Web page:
The Liberia Electricity Corporation (LEC) is claiming that about 60 percent of its annual output is stolen by the people who make illegal connections to their homes and businesses.
According to LEC’s Chief Executive Officer, John Ashley, the company is incurring a loss of around $35 million annually due to power theft, illegal connections, bypassing meters, damaged meters, non-payment of bills, and misreading of meters for postpaid customers.
The state-owned utility claims that it requires every cent of the money lost to rebuild the country’s power sector and boost supply. So, it has reportedly launched a widespread crackdown on homes and businesses that have illegally connected to its grid.
Ashley has suggested that the government should introduce more stringent punishments to reduce electricity theft.
“We are in discussions with the Ministry of Justice and we are hoping to get some traction on those discussions, with the view to moving the theft of electricity from – not a misdemeanor – but to felony and perhaps classifying it as economy sabotage, because effectively that’s what’s happening,” Ashley told Reuters at the LEC headquarters in Monrovia, reported Africa News.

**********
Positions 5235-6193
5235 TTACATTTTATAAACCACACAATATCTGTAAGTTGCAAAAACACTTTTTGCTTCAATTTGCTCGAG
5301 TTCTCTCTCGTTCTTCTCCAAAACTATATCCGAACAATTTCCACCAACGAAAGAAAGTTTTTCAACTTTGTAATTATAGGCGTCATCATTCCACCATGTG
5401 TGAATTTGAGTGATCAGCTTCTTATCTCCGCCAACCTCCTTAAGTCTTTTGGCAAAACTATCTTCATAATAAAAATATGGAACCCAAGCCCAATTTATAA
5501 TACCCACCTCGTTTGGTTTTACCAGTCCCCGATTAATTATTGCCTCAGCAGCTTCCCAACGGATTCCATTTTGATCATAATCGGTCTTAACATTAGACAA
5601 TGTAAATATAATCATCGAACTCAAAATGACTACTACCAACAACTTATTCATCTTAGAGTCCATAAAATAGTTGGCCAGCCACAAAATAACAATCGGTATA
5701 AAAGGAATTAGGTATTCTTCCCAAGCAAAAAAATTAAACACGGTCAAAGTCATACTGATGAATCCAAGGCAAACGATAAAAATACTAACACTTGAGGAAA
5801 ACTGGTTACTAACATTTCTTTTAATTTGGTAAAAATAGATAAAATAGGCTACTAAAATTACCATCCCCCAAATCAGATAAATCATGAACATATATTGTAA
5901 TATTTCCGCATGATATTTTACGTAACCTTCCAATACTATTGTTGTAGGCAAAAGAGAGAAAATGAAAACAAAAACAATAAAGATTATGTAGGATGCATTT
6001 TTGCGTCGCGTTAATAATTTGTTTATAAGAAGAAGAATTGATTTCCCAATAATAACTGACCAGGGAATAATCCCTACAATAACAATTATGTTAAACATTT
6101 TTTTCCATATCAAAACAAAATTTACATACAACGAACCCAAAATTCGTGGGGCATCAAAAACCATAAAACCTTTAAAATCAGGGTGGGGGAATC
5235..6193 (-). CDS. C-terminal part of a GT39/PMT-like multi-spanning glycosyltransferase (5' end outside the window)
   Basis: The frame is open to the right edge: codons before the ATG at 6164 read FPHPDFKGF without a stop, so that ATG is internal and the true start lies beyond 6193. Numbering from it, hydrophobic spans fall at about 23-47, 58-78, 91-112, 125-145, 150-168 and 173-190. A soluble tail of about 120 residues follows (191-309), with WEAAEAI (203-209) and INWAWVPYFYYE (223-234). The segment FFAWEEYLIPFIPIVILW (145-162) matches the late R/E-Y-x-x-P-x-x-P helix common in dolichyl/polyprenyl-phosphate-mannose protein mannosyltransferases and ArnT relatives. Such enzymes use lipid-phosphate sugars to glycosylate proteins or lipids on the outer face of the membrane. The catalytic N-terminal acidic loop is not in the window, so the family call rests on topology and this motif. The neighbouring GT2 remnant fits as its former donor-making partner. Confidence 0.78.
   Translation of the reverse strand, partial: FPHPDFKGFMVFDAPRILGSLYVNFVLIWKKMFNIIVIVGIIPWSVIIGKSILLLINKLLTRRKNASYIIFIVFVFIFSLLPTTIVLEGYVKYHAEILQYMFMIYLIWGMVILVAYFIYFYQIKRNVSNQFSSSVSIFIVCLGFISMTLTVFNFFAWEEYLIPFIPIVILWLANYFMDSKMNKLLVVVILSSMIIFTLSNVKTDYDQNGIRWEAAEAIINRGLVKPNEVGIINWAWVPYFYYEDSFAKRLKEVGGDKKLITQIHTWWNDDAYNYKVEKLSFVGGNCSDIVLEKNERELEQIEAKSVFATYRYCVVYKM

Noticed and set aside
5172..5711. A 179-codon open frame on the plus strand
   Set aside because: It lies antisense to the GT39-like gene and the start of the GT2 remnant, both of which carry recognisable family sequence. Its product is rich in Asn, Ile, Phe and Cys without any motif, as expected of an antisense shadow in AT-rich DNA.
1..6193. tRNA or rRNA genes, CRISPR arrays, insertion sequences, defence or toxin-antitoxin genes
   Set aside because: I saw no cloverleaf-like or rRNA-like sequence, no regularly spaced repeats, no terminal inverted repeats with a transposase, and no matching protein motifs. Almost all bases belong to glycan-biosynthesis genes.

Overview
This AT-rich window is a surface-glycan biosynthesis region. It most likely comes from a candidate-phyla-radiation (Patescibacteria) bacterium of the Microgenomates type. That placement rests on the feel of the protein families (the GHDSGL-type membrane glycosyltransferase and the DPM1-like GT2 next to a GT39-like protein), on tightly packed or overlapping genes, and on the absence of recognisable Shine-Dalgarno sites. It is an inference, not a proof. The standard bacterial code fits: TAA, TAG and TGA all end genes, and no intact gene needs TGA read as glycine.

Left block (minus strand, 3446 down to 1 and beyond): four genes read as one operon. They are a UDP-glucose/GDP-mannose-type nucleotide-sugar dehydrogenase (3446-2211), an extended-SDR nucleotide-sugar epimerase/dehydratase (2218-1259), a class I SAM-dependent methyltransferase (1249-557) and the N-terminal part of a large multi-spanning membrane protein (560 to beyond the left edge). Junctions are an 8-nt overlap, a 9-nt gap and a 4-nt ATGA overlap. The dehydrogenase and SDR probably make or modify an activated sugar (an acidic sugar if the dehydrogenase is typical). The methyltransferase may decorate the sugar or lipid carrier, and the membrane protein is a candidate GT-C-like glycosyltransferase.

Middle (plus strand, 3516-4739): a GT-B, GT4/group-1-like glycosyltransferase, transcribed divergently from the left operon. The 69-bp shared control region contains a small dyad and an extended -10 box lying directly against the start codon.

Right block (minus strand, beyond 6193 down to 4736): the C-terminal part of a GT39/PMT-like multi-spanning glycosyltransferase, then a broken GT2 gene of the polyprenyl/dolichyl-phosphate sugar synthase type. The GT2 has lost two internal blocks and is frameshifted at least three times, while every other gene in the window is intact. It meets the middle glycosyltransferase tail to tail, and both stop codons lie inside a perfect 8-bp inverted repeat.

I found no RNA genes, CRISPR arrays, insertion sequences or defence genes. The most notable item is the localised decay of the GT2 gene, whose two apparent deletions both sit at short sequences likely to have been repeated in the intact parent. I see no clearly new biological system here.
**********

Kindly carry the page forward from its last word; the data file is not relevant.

In order to do away with the unwanted losses, the corporation has also planned to move away from direct cash transactions of any kind. It plans to introduce a new program that will require customers to use bank transfers and mobile money for all transactions with LEC. Notably, LEC is already in discussions with the banks and mobile money operators to implement the program as early as possible in the new year.
It is estimated that the company’s current output of 126 MW (megawatts) can provide electricity to only 12 percent of Liberia’s 4.7 million people. Liberia’s overall demand for electricity is expected to climb to about 300 MW by 2030.[Chief Observer]